What small business owners can do to help move the needle.
It seems every minute of every day brings us a fresh mountain of data to sift through.
It’s hard to make sense of all of this by its sheer volume. One friend described it as trying to fill a teacup with a fire hose. Even within the relatively narrow confines of the US Hispanic market, it seems new information comes at us every day, so in LBT we will try (with no promises) to keep you abreast of some of the big demographic changes we see reported by various sources.
Pew Research Center
My current favorite source of information is no surprise – it’s the Pew Research Center. Their Hispanic research team is top-notch and they provide clarity and vision where these things are rare – meaningful data on our lives, trends, patterns and changes over time.
We will regularly cite them as providers of valuable insights. There will be a steady stream of these as they send out their results via Twitter and Facebook and other social and traditional media outlets.
Today’s Gem – Educational Attainment of Latinos
One article they recently published had to do with educational attainment. This has long been an area where Latinos, to our great detriment, have lagged. And this is finally starting to change.
Pew resecnetly ran a piece entitled: Hispanic dropout rate hits new low, college enrollment at new high. As you can see from the title and the chart below, there has been some improvement over time.
Source: Pew Research Center
Latinos are finally getting with the program and at the very least (mostly) staying in High School and even going further to seek college degrees.
This is long-term good news for our community as we come out from permanent underclass status up to where we belong in the light of day, fighting for ourselves, our families and our communities.
That said, we still have a long way to go. Our dropout rate is still twice that of Whites, and while our college attendance has caught up with whites, we trail Asians by 15 points.
We have some cultural and economic barriers to overcome. Kids growing up in families where no parent has a college degree are at a distinct disadvantage. Kids growing up without the benefit of tutors and special classes, music and arts programs, travel experiences and exposure to the world have a steeper hill to climb.
What Small Business Owners Can Do
So one thing every single small business owner needs to do is to promote higher education in any way possible.
Possible ways to do so include:
- Contribute to scholarship funds for Latinos and other minorities
- Support programs around educational issues such as PTA drives or tutorial support for students who don’t have the advantage of having well educated parents.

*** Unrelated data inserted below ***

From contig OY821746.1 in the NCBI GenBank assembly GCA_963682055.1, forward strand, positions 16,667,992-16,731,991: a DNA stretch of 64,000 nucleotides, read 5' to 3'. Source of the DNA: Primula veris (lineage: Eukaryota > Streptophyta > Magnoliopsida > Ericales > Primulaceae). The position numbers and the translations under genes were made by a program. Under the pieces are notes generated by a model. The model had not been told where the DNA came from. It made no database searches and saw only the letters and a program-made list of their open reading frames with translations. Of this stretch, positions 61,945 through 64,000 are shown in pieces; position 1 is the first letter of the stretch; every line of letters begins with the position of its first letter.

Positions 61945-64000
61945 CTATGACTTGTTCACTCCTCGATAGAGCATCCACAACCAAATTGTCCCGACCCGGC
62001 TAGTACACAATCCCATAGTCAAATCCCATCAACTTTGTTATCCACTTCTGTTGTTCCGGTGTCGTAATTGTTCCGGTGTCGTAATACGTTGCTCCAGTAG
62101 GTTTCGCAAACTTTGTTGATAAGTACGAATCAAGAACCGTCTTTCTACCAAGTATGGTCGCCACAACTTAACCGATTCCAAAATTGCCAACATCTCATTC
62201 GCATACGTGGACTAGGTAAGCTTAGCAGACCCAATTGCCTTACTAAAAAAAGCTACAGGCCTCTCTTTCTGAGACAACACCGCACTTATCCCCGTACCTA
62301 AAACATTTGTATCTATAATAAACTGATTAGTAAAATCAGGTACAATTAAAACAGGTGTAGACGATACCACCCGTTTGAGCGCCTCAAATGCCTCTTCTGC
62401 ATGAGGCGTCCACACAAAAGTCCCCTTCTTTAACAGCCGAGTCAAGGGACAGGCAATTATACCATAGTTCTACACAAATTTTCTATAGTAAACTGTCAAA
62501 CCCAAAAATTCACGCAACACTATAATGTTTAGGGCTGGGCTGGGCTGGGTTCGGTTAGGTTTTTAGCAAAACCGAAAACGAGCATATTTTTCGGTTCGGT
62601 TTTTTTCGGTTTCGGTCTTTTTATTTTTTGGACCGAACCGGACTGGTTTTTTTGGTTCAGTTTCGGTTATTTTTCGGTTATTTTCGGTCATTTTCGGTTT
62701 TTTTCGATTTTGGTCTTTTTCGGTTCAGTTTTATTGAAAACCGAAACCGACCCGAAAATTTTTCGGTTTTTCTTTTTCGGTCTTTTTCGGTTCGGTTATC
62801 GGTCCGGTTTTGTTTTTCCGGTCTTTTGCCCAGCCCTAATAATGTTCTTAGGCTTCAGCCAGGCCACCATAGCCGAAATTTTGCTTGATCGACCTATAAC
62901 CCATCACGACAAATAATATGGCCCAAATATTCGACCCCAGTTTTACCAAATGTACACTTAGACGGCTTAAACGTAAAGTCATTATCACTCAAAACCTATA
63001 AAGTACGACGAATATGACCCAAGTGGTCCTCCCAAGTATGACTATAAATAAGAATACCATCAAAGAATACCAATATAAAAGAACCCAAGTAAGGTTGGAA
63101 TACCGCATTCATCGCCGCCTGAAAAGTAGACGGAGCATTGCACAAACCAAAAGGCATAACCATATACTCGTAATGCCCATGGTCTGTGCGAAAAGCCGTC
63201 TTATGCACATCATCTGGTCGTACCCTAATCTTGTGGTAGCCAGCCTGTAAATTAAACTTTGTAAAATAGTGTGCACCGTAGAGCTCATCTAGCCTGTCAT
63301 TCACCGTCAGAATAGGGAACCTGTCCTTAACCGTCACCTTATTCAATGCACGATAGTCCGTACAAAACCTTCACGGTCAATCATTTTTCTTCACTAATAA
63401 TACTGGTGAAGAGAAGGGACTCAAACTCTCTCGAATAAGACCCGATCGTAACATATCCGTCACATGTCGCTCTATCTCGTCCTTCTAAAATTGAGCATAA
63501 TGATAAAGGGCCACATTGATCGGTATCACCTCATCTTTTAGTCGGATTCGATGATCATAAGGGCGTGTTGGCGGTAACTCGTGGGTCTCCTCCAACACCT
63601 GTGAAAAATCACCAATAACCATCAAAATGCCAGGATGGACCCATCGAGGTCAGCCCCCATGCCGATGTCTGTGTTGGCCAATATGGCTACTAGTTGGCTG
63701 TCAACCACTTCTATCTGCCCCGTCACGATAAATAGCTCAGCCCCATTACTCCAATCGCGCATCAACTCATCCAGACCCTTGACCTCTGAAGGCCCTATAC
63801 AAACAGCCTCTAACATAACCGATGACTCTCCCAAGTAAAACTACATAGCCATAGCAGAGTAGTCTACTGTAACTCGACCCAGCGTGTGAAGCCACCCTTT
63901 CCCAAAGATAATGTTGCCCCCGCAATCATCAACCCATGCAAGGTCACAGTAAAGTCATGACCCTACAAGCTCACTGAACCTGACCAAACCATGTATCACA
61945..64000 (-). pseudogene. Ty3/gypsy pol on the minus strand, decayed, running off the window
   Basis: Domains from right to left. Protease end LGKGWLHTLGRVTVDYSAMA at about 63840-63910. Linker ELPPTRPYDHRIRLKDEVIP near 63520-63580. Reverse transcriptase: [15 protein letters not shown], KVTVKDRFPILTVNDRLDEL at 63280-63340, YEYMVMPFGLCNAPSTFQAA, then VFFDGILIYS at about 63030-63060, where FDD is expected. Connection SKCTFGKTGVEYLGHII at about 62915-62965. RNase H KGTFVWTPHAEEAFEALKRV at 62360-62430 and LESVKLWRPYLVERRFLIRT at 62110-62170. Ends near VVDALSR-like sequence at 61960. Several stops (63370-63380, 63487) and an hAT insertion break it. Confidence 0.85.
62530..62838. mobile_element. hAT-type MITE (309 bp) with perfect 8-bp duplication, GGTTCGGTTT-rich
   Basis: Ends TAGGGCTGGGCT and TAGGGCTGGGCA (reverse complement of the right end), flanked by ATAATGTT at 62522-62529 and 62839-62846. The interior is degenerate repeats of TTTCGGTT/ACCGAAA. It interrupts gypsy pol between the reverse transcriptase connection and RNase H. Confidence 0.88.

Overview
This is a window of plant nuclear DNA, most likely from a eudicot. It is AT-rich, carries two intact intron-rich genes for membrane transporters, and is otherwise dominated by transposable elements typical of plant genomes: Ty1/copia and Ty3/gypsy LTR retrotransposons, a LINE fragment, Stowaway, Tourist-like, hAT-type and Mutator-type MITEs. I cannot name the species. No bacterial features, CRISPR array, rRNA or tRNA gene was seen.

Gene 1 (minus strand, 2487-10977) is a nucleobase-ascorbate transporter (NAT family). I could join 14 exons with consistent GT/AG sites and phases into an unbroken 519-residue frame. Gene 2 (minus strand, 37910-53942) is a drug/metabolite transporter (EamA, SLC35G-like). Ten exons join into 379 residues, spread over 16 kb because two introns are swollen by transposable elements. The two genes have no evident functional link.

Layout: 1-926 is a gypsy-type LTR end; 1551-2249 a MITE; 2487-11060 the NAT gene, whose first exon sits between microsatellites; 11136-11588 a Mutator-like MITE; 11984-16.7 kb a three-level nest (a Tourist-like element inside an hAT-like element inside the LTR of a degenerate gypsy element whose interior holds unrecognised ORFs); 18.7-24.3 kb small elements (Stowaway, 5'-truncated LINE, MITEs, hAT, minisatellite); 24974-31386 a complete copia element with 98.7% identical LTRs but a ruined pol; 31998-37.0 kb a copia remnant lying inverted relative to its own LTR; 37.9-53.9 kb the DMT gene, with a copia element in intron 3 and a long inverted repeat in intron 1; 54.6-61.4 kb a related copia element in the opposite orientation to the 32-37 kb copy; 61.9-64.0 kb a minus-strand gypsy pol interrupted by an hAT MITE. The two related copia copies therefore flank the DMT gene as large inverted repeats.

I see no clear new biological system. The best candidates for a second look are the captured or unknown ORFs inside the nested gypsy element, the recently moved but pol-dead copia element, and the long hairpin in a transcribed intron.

- Encourage your own children (of course) but also your nephews and nieces, cousins and even adults to get back to school and make something of themselves.
- Don’t just talk the talk, walk the walk – sign up for classes to advance your career and your skill-set. Seeing you do the work will set a positive example for others around you.
- Get involved with the educational efforts of your employees – make it easy for them to stay in school while they work.
When my company was growing, we had many young people working for us and, frankly, continuing their education was a requirement – if they talked about dropping out, I would make it clear that they would have to seek employment elsewhere since I only wanted ambitious people working with me.
So I did some time as a school counselor, giving advice on sticking with their vision of success. I even had arguments with their parents who wanted their kids to work full time.
Of all the things I did as an employer, this was the best thing. This will pay you back many times over. I have stayed connected with the young people I supported this way, and I can see them growing in their careers, providing for their families and living rich lives full of potential.
Again, a small business isn’t just for making you money – it’s about becoming a pillar of your community and giving back, lifting up, and doing well by doing good.
About the author
Carlos E. Garcia, born to Mexican immigrant parents, grew up in East Los Angeles and attended Pomona College, UC Berkeley and National University (BA, MA and MBA respectively). He has over thirty years of experience in the field of US Hispanic consumer research, twenty one years at the helm of his own company, Garcia Research. Most recently SVP at GfK: Knowledge Networks, where he headed up their Hispanic research efforts. He's gone full circle and now back at the helm of Garcia Research, a Hispanic market and Multicultural-focused research firm.Website